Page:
Jan 23, 2020
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Gaultier’s ‘Children’ Are Happy for Him

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PARIS — In the hours after the model Coco Rocha danced an Irish jig on the runway Wednesday night, several people approached her to compliment the performance. Some seemed surprised she could dance like that, which in turn surprised Ms. Rocha.

“I guess they weren’t there for the first one,” the 31-year-old Canadian model said.

Thirteen years ago, she introduced her jig at Jean Paul Gaultier’s fall 2007 runway show. She was already a rising star, but her long-limbed high kicks became a viral fashion moment — pre-Instagram, when viral fashion moments weren’t just discharged into an infinite stream.

A few months ago, Ms. Rocha said, Mr. Gaultier asked her to perform the jig again at his couture presentation in January, in honor of his 50th year in fashion. She didn’t realize then that Mr. Gaultier was planning it as his final show. She learned the news of his runway retirement along with everyone else, she said, five days before the show, via his social media accounts.

In his announcement, Mr. Gaultier promised the night would be “quite a party with many of my friends, and we’re gonna have fun until very very late.”

That promise was fulfilled, though the fun was imbued with a bit of sorrow for the end of Gaultier’s era.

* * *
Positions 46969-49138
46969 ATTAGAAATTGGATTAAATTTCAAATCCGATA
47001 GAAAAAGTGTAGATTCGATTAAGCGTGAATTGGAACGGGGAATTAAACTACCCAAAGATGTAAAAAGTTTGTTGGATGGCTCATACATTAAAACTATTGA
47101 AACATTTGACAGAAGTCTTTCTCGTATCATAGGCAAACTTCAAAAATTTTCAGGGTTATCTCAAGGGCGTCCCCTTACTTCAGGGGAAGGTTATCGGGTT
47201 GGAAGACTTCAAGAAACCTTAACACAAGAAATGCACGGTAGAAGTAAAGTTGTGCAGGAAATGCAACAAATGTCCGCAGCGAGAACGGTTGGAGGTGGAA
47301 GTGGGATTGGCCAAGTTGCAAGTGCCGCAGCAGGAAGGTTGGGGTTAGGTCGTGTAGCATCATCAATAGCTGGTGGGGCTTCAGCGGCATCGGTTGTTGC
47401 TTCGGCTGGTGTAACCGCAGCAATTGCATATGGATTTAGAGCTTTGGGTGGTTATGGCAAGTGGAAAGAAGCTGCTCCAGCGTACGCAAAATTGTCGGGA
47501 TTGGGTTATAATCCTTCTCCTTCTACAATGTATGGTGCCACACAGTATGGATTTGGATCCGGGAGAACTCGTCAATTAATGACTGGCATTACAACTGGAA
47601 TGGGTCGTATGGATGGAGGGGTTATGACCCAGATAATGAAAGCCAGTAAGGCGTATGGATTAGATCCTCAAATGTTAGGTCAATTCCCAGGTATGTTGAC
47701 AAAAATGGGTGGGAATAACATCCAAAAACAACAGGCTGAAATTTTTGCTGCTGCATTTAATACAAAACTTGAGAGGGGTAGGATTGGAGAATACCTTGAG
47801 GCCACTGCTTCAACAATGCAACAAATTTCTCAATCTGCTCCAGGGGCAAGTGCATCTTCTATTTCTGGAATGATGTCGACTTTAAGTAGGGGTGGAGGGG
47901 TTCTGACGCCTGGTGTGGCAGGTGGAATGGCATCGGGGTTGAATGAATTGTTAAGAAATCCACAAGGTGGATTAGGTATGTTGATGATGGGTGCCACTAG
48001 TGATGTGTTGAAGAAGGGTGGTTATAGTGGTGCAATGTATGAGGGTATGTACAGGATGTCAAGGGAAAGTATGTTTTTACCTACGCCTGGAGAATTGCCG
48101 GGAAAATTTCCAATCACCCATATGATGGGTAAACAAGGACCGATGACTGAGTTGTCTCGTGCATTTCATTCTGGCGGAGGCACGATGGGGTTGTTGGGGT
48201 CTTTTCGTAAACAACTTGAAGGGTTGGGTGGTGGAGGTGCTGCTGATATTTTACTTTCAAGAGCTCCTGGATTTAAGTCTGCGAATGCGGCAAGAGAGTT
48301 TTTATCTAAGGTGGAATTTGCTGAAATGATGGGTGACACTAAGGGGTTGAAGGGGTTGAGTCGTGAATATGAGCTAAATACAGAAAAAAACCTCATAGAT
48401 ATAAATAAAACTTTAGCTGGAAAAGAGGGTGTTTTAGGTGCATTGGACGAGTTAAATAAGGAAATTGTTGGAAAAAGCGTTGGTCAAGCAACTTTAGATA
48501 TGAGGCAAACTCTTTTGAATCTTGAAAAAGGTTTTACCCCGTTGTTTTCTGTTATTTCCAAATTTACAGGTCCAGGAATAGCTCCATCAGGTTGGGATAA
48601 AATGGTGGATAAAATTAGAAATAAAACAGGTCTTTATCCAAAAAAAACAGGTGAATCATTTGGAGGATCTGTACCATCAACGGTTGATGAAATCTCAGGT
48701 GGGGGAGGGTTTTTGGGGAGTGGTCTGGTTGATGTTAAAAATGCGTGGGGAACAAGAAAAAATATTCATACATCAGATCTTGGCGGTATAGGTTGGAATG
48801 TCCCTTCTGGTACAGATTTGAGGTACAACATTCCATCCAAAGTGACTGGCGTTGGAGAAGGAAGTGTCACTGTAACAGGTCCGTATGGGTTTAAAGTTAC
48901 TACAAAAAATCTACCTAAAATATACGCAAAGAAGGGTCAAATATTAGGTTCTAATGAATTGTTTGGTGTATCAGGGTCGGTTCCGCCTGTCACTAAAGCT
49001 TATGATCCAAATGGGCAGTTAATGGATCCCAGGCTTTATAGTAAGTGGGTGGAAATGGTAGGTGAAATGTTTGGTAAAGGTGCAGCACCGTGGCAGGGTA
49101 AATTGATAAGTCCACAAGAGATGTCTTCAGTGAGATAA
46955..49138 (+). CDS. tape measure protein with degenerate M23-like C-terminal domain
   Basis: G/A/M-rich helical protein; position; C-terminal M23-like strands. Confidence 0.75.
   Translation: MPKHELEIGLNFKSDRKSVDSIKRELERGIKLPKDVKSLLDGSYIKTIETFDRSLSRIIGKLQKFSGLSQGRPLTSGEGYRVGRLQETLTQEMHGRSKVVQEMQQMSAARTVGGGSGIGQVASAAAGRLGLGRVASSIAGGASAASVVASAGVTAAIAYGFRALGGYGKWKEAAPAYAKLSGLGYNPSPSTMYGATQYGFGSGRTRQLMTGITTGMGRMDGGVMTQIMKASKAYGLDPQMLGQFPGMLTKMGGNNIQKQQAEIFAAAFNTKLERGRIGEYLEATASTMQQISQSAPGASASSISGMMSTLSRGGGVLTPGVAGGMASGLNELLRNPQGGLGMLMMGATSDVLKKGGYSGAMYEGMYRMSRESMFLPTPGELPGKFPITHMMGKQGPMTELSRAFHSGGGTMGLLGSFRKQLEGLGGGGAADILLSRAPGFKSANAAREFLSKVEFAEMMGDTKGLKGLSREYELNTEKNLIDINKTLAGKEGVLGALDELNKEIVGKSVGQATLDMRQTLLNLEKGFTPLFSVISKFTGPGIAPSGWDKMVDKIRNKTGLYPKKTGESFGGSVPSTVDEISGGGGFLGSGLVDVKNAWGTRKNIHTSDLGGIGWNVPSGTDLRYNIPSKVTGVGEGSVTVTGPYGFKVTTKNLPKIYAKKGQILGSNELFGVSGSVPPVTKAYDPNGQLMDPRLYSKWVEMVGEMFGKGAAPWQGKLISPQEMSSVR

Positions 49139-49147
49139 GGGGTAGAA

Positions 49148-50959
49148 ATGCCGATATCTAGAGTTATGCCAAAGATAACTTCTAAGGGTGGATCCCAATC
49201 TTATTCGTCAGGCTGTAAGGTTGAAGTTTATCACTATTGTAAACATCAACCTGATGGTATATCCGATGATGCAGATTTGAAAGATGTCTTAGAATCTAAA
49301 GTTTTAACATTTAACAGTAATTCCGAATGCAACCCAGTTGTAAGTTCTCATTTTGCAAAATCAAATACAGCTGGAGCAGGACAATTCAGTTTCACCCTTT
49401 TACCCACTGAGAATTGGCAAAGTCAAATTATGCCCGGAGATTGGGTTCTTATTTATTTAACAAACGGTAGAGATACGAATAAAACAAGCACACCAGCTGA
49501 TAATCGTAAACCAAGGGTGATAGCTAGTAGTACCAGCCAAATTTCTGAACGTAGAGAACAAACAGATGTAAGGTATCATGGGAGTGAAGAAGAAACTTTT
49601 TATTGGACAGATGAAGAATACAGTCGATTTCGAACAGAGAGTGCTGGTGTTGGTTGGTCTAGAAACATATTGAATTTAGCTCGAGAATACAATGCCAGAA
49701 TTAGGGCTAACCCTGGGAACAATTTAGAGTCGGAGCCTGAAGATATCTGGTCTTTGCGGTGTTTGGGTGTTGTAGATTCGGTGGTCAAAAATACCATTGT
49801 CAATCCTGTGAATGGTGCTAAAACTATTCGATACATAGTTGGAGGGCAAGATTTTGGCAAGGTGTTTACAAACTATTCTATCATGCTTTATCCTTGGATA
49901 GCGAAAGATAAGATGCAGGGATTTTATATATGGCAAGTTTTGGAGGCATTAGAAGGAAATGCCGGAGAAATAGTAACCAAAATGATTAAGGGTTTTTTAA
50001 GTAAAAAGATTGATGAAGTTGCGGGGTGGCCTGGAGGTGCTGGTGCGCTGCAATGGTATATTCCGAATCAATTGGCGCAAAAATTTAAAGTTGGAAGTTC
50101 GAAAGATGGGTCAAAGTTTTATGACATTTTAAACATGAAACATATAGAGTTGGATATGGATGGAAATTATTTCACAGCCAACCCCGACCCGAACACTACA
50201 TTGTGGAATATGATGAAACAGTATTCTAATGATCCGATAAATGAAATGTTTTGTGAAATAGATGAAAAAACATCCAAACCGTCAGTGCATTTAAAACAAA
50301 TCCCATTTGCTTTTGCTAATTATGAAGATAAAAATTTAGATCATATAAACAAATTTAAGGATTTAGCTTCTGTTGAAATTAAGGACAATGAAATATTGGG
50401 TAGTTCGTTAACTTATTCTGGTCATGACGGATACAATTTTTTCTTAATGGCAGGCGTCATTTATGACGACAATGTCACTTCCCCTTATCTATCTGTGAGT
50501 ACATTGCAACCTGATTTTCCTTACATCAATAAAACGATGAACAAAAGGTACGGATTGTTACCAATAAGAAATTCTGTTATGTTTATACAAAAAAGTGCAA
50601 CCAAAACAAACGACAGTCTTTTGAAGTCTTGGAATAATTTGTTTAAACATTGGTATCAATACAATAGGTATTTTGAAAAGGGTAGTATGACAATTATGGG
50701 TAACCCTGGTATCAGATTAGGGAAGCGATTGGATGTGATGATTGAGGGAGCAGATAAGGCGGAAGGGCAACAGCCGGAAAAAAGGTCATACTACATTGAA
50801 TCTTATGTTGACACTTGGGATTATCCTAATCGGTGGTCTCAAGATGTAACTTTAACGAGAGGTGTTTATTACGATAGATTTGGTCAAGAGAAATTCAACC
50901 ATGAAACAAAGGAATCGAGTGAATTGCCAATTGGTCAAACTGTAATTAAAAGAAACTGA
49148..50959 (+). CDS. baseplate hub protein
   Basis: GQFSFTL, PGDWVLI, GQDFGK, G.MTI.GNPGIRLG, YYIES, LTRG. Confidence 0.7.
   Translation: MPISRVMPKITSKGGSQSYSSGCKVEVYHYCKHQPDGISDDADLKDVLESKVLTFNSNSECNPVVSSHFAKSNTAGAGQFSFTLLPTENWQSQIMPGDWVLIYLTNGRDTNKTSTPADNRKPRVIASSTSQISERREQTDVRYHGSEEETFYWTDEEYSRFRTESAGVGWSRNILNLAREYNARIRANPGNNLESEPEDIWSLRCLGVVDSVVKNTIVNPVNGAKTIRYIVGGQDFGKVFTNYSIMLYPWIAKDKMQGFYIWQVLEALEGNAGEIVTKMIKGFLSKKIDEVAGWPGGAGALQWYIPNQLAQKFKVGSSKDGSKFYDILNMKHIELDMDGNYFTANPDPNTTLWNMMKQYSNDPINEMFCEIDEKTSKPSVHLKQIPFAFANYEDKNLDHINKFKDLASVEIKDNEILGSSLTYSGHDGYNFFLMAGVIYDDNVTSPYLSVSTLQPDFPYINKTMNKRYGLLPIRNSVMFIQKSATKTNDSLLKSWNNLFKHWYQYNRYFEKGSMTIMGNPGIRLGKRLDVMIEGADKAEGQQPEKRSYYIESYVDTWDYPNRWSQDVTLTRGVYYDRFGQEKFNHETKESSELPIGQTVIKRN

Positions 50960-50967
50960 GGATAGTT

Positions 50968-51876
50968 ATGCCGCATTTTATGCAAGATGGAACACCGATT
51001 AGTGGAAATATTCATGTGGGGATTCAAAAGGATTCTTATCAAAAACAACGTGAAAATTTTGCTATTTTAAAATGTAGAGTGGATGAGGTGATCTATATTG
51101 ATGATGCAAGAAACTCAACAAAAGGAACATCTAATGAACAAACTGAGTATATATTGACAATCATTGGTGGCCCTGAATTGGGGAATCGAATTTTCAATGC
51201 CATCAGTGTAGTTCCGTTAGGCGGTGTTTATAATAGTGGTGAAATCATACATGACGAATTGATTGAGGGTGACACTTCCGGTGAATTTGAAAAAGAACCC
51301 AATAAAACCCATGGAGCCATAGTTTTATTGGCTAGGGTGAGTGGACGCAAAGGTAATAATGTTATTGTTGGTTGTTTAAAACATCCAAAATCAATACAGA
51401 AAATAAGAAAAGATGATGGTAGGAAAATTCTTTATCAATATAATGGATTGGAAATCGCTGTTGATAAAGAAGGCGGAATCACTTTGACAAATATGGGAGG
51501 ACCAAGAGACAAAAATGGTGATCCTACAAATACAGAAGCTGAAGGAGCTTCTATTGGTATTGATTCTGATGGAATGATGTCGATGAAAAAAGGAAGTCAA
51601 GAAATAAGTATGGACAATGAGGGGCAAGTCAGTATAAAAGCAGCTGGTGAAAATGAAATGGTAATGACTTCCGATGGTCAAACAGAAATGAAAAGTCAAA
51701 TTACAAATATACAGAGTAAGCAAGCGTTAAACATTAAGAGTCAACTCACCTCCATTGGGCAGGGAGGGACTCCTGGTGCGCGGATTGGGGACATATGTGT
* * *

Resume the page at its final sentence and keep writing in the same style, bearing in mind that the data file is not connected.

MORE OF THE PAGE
Ms. Rocha, for one, teared up at the after-party, held in the foyer of the Théâtre du Châtelet which had hosted the show. She was describing Mr. Gaultier as a father figure who had orchestrated what she called the “special moments” in her career. Like the 2007 jig, during which, Ms. Rocha recalled, the then-teenager was “terrified” of falling into Anna Wintour’s lap.

Later that year, when Mr. Gaultier took Ms. Rocha as his date to the Metropolitan Museum of Art’s Costume Institute Gala, she felt “just like a little girl in a dress.”

“But he didn’t leave my side,” she said. “He’s been taking care of me ever since.”

Mr. Gaultier was a fixture at the start of many fashion stars’ careers, as evident by the stories they told Wednesday night.

On his way out of the show, Nicolas Ghesquière, the Louis Vuitton creative director, called the designer a “master of everything,” who “broke boundaries we’re now all able to explore” — for example, he said, by mixing genders on the runway.

“We’re all little children of Jean Paul Gaultier,” said Mr. Ghesquière, adding he was 18 when he became an intern for Mr. Gaultier.

“He’s the one who gave me my first chance,” Mr. Ghesquière said. “He gave me my first paycheck — well, not him directly.”

Ellen von Unwerth, the fashion photographer, reminisced about modeling at one of Mr. Gaultier’s early shows, wearing a dress made from a garbage bag and jewelry made from metal pot scrubbers. Another former Gaultier model in the audience, Eva Herzigová, was less nostalgic.

“People keep saying: Isn’t it so sad that it’s the last show?” she said. “No, I really don’t think that. He’s so creative. He’s just moving on to a different form and shape of his creativity.”

Mr. Gaultier has not yet announced his next plans, though in the five years since he staged his final ready-to-wear show, he has collaborated with performers and directed his own cabaret revue.

The consensus among peers and friends, as articulated on Wednesday by the designer Isabel Marant — who said she used to sneak into Gaultier shows as a teenager — was that while his retirement is “super sad and emotional,” he’s fortunate to be able to step back from the industry grind with his legacy intact.

“We’re so happy for Jean Paul,” she said.

Asked if she wanted to be in fashion for 50 years, like Mr. Gaultier, Ms. Marant said with a laugh: “I’m not so sure.”

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